My hat is off to the folks at the financial industry trade publication Investment News for creating this fascinating and frightening table showing how America’s home equity has withered over the decades.
The big news here is that for the first time in at least 63 years, the amount of equity we have in our homes has fallen below 50%. In 1945, for example, Americans held residential real estate worth $116 billion and had borrowed $18 billion against that. That’s 84% equity or a loan-to-value, as mortgage folks call it, of just 15%. Last year the percentage of equity stood at 48%.
What’s particularly startling about that number is that even though the total value of America’s homes doubled since 1998 to more than $20 trillion dollars, the total mortgage debt grew even faster. It now stands at $10.5 trillion.
Although the percentage of equity has been declining for decades it hasn’t done so continually. From 1960 to 1985 it held relatively steady at 69%. The source for this data is the Federal Reserve.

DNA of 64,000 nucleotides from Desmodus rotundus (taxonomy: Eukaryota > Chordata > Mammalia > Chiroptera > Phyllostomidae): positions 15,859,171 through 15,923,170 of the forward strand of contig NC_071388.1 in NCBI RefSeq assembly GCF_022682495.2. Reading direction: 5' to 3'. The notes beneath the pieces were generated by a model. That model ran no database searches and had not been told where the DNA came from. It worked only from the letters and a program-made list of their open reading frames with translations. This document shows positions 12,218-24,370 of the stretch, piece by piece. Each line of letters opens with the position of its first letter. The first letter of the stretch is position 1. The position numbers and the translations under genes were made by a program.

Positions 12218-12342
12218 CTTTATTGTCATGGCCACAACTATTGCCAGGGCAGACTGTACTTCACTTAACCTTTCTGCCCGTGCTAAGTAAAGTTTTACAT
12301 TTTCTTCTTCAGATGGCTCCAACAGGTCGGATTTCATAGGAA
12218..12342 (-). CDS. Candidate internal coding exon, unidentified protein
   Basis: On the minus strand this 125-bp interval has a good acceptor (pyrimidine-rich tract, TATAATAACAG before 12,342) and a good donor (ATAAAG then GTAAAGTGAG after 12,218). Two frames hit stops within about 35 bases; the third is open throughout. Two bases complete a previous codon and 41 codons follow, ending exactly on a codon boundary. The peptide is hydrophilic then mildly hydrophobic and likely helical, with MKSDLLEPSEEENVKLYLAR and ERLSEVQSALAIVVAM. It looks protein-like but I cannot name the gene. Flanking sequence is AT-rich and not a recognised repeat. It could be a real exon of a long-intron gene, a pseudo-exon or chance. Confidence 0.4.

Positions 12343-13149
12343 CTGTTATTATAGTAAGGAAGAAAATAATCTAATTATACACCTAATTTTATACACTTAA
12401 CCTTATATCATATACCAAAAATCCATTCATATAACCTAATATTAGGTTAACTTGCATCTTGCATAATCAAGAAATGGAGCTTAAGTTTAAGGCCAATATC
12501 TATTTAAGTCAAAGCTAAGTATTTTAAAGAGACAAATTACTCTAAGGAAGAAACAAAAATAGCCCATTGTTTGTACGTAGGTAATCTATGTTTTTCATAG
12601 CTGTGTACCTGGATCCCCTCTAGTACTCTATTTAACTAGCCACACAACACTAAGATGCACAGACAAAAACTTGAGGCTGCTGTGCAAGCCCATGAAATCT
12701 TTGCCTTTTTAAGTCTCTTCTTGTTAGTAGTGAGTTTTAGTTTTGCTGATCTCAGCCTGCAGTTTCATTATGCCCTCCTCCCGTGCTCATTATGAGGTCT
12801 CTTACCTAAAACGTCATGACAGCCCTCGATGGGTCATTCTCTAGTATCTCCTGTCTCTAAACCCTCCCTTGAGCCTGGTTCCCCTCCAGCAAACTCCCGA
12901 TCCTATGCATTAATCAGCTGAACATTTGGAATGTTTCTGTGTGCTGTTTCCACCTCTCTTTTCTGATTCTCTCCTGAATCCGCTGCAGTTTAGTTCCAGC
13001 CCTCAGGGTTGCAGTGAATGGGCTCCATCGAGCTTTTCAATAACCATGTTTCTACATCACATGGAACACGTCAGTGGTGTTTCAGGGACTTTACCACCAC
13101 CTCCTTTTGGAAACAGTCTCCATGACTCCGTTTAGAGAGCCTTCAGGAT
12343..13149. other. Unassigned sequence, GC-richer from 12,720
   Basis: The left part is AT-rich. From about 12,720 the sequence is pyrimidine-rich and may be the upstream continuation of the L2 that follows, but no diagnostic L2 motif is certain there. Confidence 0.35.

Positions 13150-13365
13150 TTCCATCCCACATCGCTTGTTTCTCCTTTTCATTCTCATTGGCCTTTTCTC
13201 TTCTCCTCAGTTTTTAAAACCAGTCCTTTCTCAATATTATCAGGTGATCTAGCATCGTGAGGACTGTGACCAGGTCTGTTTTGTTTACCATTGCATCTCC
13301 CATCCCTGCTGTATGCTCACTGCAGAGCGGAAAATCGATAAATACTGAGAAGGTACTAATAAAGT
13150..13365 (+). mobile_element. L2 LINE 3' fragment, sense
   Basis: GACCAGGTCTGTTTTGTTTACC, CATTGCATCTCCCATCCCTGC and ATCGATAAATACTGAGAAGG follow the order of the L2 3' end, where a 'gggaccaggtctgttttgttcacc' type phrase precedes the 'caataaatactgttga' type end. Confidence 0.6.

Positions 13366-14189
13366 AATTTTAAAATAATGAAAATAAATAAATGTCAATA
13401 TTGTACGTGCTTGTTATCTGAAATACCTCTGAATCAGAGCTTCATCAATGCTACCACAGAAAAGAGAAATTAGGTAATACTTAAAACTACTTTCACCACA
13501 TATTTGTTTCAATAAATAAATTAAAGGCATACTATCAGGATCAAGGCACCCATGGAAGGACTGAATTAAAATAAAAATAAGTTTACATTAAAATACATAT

BusinessWeek editors Chris Palmeri, Prashant Gopal and Peter Coy chronicle the highs and lows of the housing and mortgage markets on their Hot Property blog. In print and online, the Hot Property team first wrote about the potential downside of lenders pushing riskier, "option ARM" mortgages and the rise in mortgage fraud back in 2005—well ahead of many other media outlets. In 2008, Hot Property bloggers finished #1 in a ranking of the world's top 100 "most powerful property people" by the British real estate website Global edge. Hot Property was named among the 25 most influential real estate blogs of 2007 by Inman News.